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Letters to Cyclingnews - April 14, 2006
Is Boonen the rider to break the Curse of the Rainbow Jersey?
Boonen is the most refreshing thing to happen to cycling in the last decade.
His fresh looks, good sportsmanship, team spirit, approachability and down to earth nature is a credit to him, his parents and in part to the great sport of cycling.
My first thoughts when he won the world road race championship in Madrid last year was would he be exposed to the supposed "Curse of the Rainbow Jersey" as many before him have been. I feared that he would, due to the greater exposure of the Rainbow Jersey, be a marked man but hoped that his power and amazing ability to read a race would carry him to at least the success he enjoyed in 2005. So far the latter has prevailed.
As for the curse, it appears that after last Sunday's Paris-Roubaix race the exact opposite may be happening, after finishing 5th then being promoted to second place. Is the curse a fallacy or has Boonen finally broken the mystical hoodoo that hangs over the wearer of the "rings"?
There is still a long season ahead and much for Boonen to achieve so hopefully (touch wood) he can continue to have the cycling gods shine down upon him and wear the rainbow rings with pride not trepidation.
Brighton, Victoria, Australia
My admiration for Tom Boonen has grown by leaps and bounds. We always knew he was a great rider. Now, we see that he is a great man, as well. His frank and honest assessment of the race and his position that he considers himself the fifth rider to cross the line that day, not the second, speaks volumes for his character. Chapeau!
I rode with Saul when he was in his teens at our local Thursday night ride. He was tough then and he’s tough now. My two-year-old and I sat in the rain to root him on during the Mt. Alto Time Trial in Rome at the Tour of Georgia. Saul, we are praying for you and will keep doing so! We will root for you no matter where you are.
Over the last few years, I have been able to volunteer at the Tour de Georgia. During the inaugural event, I was introduced to a young Dalton bike racer named Saul Raisin. The 2003 Tour de Georgia saw him win the best young rider jersey.
Apparently he attracted some attention of some teams overseas because he wasn't there in 2004. I saw him again at the Tour de Georgia in 2005 and watched him race his heart out. I have become a big fan of his since watching him the first time. This year I volunteered to work the inaugural Amgen Tour of California instead of working the Tour de Georgia. Before the prologue I had the privilege of walking in the pit area of the hotel we were staying at, and as I was walking around looking at the different bikes from the different teams, I saw Saul getting ready for his bike.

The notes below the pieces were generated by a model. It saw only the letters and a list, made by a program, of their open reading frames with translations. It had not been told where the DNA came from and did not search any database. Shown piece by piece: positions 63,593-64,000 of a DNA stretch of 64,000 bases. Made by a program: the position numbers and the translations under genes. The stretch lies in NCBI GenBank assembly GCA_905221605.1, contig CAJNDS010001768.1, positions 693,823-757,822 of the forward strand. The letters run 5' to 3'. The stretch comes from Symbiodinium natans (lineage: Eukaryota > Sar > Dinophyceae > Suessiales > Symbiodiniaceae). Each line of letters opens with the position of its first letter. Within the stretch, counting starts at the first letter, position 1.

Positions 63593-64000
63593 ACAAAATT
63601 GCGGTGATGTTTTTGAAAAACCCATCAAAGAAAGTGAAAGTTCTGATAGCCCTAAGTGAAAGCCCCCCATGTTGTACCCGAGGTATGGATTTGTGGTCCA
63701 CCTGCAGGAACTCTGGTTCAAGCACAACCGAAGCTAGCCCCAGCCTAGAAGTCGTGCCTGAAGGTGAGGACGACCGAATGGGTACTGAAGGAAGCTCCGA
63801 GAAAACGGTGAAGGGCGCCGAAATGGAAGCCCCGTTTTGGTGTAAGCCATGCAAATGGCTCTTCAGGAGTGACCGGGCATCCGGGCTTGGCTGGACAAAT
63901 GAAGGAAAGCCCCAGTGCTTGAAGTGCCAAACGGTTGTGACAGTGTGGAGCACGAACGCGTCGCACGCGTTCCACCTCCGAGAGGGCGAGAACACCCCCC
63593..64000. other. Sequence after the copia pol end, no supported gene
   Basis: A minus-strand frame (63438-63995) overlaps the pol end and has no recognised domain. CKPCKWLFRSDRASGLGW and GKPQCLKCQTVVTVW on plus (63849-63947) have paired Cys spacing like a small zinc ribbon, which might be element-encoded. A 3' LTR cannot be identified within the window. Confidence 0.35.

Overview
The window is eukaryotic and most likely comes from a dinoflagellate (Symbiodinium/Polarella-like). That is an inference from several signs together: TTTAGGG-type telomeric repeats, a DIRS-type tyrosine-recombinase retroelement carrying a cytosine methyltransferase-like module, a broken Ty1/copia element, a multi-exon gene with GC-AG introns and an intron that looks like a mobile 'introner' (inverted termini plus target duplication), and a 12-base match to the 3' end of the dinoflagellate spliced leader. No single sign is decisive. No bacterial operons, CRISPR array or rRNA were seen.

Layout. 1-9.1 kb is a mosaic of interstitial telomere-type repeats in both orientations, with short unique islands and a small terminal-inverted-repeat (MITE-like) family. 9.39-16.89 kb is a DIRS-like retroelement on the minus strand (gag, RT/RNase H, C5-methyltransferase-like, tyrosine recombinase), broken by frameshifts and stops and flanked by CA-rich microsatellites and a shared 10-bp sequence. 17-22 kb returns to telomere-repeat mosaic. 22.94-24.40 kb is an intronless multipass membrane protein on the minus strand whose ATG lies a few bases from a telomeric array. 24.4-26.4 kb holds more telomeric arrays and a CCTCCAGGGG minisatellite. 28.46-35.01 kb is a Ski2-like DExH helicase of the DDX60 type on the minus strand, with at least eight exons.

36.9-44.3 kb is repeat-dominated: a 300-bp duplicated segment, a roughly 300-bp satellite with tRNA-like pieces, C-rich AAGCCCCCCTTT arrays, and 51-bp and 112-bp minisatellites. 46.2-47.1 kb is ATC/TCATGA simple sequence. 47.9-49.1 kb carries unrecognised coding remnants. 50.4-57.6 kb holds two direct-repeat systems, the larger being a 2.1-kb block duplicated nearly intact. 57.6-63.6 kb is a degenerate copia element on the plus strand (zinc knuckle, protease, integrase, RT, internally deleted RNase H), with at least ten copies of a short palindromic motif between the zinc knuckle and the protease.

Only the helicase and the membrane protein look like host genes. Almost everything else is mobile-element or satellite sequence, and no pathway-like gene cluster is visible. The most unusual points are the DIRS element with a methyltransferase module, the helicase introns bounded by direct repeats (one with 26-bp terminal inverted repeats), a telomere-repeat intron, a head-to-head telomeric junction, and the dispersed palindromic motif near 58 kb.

After receiving his bike and looking it over before getting ready for a training ride, I asked him if he would mind signing my shirt. He was more the willing to sign that and have a picture taken with me. Anytime anyone came up and talked to him, he made them feel right at home. Saul is such a nice guy and I really hope that he recovers quickly and can resume his cycling career. I know he's in my prayers and lots of other people here in Georgia. Get well soon Saul, and get riding again.
Greg LeMond was shot in a hunting accident and came back to win two Tours de France.
Lance Armstrong contracted testicular cancer and came back to win seven Tours de France.
Not to make light of Saul's condition, but if history is any indication, the cycling gods have just tipped American Saul Raisin for future greatness.
Get well, Saul. The top step of the Tour de France podium is waiting for you.
The modified Trek 5200 featured in your coverage of bikes the Paris- Roubaix on April 9 seemed quite pedestrian, especially when compared to the Time VRX raced by Boonen and covered the day before.
Although your reporter remarked that Hincapie's choice of wheels have raised a few eyebrows, I was particularly surprised at the choice of fork - borrowed from a Trek "commuter level line" because of it's 47 mm rake. How tragic for George that his efforts and excellent form were wasted by what seems to have been a half-assed bike, ‘cobbled together from bits and pieces’ and clearly not up to the task at hand.
I guess one measure of how much the atmosphere at Discovery may or may have changed might be measured in how many heads roll after this unfortunate debacle.
John W. McBurney
Who looks out for George?
I cannot believe that George Hincapie's steerer on Discovery's Trek bike busted on the cobbles. Someone had to have taken the decision to change that steerer or not before the race. Apparently it was not done. How come he didn’t get a new bike after his first fall? It was early in the race - the other Discovery guys could have gotten him to the front again.